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Port25 - Welcome to Microsoft's Open source lab

For quite a few of us, Open source and Microsoft are like fire and water. They cannot co-exist in the same container. During my past blogs, I have recalled quite a few times how Microsoft considered Open source. To say that a few years ago, Microsoft did not like the Open source movement is a gross understatement.

How times have changed. At the end of March 2006, following one Slashdot post (opens in new tab) - and 2000 feedback mails, Port 25, Microsoft's unofficial "spokes site" for Open Source was launched. Why Port 25?

Port 25 is the port number for Simple Mail Transfer Protocol or SMTP which is the gateway through which most emails transit from server to server. Port 25, founder, Bill Hilf adds, is a "metaphor for how we are opening the communication lines to for a discussion around Open Source Software and Microsoft".

The concept of Bill Hilf’s Port 25 site was inspired by the Slashdot experience and the enormous amount of feedback he got. The site is one of the more visited sections of (opens in new tab) and is currently in the top 28,000 most visited websites on the internet according to Alexa, not bad for an Open Source website.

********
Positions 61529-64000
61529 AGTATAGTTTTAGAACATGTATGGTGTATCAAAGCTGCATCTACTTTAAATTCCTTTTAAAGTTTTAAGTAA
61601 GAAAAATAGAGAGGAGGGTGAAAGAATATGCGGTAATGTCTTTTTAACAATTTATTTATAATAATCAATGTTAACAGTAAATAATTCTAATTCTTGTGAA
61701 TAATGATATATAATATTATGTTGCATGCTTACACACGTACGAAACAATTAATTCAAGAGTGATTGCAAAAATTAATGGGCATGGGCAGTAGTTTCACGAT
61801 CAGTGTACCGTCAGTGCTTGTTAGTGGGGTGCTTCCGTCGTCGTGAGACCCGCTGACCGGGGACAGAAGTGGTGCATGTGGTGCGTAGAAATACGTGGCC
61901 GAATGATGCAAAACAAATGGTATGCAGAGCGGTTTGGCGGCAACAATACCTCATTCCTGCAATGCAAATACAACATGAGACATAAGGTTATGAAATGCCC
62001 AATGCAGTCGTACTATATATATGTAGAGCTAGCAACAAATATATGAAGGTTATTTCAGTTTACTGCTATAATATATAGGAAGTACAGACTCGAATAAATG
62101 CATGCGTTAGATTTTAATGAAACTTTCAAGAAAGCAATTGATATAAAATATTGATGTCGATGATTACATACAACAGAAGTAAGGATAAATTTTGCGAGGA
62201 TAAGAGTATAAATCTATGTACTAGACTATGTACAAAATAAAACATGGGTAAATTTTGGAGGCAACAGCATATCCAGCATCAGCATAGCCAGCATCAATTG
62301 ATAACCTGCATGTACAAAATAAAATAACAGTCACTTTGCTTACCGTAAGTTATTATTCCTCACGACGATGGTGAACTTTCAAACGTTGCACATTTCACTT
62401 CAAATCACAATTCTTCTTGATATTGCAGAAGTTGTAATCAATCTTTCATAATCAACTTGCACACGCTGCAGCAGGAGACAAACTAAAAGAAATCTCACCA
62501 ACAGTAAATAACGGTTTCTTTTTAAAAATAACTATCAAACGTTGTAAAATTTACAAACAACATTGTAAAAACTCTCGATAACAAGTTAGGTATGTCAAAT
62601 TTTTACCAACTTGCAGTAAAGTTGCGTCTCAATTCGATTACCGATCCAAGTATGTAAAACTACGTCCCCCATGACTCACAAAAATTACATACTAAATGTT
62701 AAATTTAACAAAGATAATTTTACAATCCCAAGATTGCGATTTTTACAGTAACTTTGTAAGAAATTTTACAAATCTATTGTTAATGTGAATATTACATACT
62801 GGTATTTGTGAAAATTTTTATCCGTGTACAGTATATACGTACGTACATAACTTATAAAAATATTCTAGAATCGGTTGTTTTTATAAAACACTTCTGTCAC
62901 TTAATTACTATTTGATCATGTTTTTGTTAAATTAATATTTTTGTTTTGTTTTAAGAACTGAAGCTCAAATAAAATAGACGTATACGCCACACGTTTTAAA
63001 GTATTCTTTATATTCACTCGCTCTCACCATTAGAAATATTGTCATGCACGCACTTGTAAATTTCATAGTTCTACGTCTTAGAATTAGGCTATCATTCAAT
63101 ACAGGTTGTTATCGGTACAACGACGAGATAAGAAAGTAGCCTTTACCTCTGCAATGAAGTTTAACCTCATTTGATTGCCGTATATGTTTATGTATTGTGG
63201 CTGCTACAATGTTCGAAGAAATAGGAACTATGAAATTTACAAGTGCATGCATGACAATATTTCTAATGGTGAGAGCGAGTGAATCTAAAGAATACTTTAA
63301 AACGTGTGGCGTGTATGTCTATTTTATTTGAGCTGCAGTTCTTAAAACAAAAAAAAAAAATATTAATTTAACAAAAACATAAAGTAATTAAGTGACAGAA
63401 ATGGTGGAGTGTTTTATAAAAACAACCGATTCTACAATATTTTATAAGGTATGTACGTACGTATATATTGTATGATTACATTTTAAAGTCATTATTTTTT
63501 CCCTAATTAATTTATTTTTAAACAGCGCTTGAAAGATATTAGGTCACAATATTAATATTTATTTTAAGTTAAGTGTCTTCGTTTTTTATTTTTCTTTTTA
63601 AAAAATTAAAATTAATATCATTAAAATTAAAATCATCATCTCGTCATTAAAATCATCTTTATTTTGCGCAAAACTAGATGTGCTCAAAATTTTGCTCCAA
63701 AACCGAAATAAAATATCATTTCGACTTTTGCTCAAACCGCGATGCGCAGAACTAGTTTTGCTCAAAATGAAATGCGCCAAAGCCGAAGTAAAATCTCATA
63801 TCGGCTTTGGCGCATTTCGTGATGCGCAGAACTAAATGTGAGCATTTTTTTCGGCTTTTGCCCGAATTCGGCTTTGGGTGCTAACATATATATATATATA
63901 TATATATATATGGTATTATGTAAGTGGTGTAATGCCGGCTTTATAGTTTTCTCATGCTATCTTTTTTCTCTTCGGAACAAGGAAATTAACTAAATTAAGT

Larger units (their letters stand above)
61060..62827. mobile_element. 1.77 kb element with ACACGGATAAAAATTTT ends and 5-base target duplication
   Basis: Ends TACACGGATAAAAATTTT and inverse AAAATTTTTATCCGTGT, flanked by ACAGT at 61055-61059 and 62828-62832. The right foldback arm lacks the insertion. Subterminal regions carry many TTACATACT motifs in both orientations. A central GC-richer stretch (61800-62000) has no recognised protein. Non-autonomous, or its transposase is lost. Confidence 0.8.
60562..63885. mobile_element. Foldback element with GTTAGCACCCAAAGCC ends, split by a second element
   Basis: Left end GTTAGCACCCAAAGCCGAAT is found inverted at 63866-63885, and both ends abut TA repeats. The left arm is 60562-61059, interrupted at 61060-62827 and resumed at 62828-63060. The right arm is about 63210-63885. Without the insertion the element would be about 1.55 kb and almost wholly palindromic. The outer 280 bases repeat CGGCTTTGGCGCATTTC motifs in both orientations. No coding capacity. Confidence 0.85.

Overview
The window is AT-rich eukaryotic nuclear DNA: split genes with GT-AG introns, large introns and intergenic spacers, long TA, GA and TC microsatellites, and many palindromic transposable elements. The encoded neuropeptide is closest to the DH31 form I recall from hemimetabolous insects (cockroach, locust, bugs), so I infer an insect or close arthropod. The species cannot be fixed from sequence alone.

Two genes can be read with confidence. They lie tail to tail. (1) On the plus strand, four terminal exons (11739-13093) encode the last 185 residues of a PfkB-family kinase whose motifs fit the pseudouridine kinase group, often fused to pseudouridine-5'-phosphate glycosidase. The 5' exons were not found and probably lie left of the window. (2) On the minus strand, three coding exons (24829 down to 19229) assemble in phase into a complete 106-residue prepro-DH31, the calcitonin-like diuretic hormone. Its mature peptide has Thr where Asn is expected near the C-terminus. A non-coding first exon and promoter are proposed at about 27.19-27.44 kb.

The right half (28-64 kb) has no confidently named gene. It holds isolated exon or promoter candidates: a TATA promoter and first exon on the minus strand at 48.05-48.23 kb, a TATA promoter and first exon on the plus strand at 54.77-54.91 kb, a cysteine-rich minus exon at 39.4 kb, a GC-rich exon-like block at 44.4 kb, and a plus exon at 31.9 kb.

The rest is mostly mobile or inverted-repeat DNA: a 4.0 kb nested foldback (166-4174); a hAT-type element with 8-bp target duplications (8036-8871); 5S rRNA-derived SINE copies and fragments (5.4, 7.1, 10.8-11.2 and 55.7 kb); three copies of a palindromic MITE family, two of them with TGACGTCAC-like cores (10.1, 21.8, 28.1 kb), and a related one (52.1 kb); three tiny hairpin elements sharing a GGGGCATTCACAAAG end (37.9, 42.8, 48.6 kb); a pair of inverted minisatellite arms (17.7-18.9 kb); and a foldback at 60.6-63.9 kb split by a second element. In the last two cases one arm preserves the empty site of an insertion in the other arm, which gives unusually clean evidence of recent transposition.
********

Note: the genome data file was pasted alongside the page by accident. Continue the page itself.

From features on Shared Memory, Interoperability between Unix and Windows and some eye-opening interviews, the site is well worth a visit and a bookmark. Port25 is the symbol of the peace that the new, more open source friendly Microsoft intends to forge with its ex-nemesis.

Désiré has been musing and writing about technology during a career spanning four decades. He dabbled in website building and web hosting when DHTML and frames were en vogue and started writing about the impact of technology on society just before the start of the Y2K hysteria at the turn of the last millennium. Following an eight-year stint at where he discovered the joys of global tech-fests, Désiré now heads up TechRadar Pro. Previously he was a freelance technology journalist at Incisive Media, Breakthrough Publishing and Vnunet, and Business Magazine. He also launched and hosted the first Tech Radio Show on Radio Plus.